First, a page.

Second in a series
It was the Great Depression. Times were tough, but families took care of their own, taking in cousins or nieces and nephews temporarily when their parents couldn't provide for them.
Some 70 years later, a strange man on the doorstep may be arrested for vagrancy. The children -- now termed "economic orphans" -- risk homelessness, or enter foster care.
That's the space Homes of Hope of Bedford County hopes to fill in the community -- accepting children from overwhelmed parents temporarily, until the parents can recover, get on their feet, and bring them home to a safer and healthier environment.
"When God laid this initiative on Missy's (Parsons') heart, I was there simply to listen, support, and encourage her in what He was showing her to do," said local pharmacist and business owner David Brown, who was part of a six-member committee created to explore the initiative in 2010.
Now president of the organization's board, Brown's passion for children is clear.
"Kids deserve to be loved and protected," he said. "It is hard for me to imagine how difficult it must be for a child to be taken out of a home and thrown into 'the system.' The many emotions that go along with that: fear, embarrassment, guilt, pain, uncertainty -- are all undeserved."
As parents often do, Brown thinks of his own three children and wonders, "what if?"
"It's heartbreaking," he said. "The one thing that is certain is that these children didn't create the situation."
Homes of Hope is built on the Safe Families model.
The Chicago-based national organization was founded in 2002 and has since been successfully established in 13 states. In each city they serve, partnerships are established with local churches, ministries and communities to intervene in the lives of children and families which might otherwise be forgotten.
The Safe Families website cites state welfare emergency hotlines throughout the nation as receiving more than 5 million calls each year regarding suspected child abuse or neglect.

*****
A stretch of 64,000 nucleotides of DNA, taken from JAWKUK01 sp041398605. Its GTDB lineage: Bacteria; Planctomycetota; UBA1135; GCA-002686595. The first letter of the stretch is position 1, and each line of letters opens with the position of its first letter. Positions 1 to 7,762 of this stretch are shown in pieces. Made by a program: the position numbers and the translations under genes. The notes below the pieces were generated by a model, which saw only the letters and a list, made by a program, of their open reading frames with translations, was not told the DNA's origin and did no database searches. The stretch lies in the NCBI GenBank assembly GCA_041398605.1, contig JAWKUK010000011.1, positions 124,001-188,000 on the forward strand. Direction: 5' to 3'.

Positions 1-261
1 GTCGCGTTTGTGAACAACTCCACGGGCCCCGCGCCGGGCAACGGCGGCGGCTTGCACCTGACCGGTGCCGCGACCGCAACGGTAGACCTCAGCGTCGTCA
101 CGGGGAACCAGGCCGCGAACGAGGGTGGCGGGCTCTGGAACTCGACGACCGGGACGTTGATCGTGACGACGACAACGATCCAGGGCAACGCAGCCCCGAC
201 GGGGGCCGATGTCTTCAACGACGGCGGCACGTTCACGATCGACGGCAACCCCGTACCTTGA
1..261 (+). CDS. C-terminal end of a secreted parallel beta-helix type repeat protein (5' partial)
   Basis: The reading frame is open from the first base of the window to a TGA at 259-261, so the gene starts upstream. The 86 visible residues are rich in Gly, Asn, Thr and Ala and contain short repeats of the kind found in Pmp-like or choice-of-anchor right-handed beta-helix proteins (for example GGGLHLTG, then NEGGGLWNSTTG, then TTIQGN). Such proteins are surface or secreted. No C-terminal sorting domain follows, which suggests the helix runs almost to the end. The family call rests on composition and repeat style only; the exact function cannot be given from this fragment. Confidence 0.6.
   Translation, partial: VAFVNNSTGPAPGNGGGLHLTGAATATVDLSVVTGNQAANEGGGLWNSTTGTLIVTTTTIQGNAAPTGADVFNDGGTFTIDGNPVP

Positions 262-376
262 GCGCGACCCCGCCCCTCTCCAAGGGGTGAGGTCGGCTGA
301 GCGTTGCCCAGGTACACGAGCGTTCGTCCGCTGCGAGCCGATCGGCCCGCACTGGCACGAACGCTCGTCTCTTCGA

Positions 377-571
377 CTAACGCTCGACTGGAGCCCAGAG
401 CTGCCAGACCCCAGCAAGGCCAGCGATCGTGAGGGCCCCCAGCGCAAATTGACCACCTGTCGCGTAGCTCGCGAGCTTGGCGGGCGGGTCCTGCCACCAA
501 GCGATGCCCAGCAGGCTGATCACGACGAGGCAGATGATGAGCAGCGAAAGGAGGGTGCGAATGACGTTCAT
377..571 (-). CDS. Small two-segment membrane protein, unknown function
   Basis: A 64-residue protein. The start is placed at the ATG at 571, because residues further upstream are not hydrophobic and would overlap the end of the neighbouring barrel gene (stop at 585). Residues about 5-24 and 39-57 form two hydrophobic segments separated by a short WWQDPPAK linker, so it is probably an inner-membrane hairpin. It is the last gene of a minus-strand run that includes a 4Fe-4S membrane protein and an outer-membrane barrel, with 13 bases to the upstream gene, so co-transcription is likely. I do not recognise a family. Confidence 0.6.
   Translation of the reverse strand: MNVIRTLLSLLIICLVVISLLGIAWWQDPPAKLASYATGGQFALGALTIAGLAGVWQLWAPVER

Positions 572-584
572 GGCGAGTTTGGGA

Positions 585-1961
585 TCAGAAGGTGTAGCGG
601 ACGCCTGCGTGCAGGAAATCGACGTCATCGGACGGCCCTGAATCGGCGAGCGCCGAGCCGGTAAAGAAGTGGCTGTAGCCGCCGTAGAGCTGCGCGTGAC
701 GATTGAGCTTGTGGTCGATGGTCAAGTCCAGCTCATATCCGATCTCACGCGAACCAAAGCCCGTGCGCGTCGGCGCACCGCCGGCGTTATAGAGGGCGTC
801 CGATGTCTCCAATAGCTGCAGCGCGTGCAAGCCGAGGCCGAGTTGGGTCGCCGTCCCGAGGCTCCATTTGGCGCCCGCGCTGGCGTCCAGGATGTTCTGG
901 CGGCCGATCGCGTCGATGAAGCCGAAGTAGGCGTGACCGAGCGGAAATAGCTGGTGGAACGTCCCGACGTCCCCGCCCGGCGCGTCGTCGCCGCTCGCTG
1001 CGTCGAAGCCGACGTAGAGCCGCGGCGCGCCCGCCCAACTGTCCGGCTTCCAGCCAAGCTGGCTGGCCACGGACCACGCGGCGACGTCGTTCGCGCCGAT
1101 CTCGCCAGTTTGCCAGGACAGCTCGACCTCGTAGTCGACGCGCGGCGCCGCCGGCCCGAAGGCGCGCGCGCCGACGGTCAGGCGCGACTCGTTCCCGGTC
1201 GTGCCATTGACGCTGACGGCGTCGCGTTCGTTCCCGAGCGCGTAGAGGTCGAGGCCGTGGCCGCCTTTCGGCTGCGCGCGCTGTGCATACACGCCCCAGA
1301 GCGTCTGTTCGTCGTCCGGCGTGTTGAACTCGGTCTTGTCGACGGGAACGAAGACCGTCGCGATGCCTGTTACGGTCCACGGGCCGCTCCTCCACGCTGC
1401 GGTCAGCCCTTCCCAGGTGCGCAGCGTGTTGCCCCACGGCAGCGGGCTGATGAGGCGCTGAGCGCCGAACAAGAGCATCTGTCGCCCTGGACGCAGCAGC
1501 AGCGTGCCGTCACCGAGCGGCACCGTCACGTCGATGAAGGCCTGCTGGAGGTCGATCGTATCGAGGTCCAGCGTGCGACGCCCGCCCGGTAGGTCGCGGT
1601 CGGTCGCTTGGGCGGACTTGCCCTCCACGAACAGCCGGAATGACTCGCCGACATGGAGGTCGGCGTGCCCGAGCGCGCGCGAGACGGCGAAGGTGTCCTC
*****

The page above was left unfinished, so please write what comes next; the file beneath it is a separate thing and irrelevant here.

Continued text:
"Of those calls, about one million meet the criteria for state intervention," said Parsons. "The system is so bogged down, the people are so overworked. It has become so much more than it was ever intended to be."
It's not just economics that place children in these situations.
"In cases of adoption, when a mother has made an excruciating decision to give up her baby -- because of the lag in paperwork, she needs someone to take care of that baby for a few weeks until the new parents can take custody," said Parsons.
If a parent gets in trouble or is incarcerated for a weekend, a month or more, Homes of Hope can step in to take care of the children until they can be reunited.
Sometimes parents are doing everything they can to keep the family going.
"One case in particular, the dad had to go out of state for work. He's away, and the 16-year old son isn't going to school," she explained.
In this situation, Homes of Hope could step in to cure the truancy issue, by having a family stand with and support the father, and make sure the son gets to school.
In all cases, biological parents maintain full custody. It is not a precursor to adoption, but an alternative to child welfare custody.
It's neighbors helping neighbors.
Parents receiving help from Homes of Hope will be given a coach to help in navigating available resources.
"That's why this organization is so important. Homes of Hope will provide stability for the child," said Brown.
"Our goal isn't to be the long term solution for the child but rather to help create a long term solution for the child and the family."
For more information, call (931) 205-6869, go to http://www.safe-families.org, http://www.bethany.org/nashville, or the Facebook page Homes of Hope of Bedford County ( https://www.facebook.com/pages/Homes-of-... )
Tomorrow: Becoming a Homes of Hope Host Family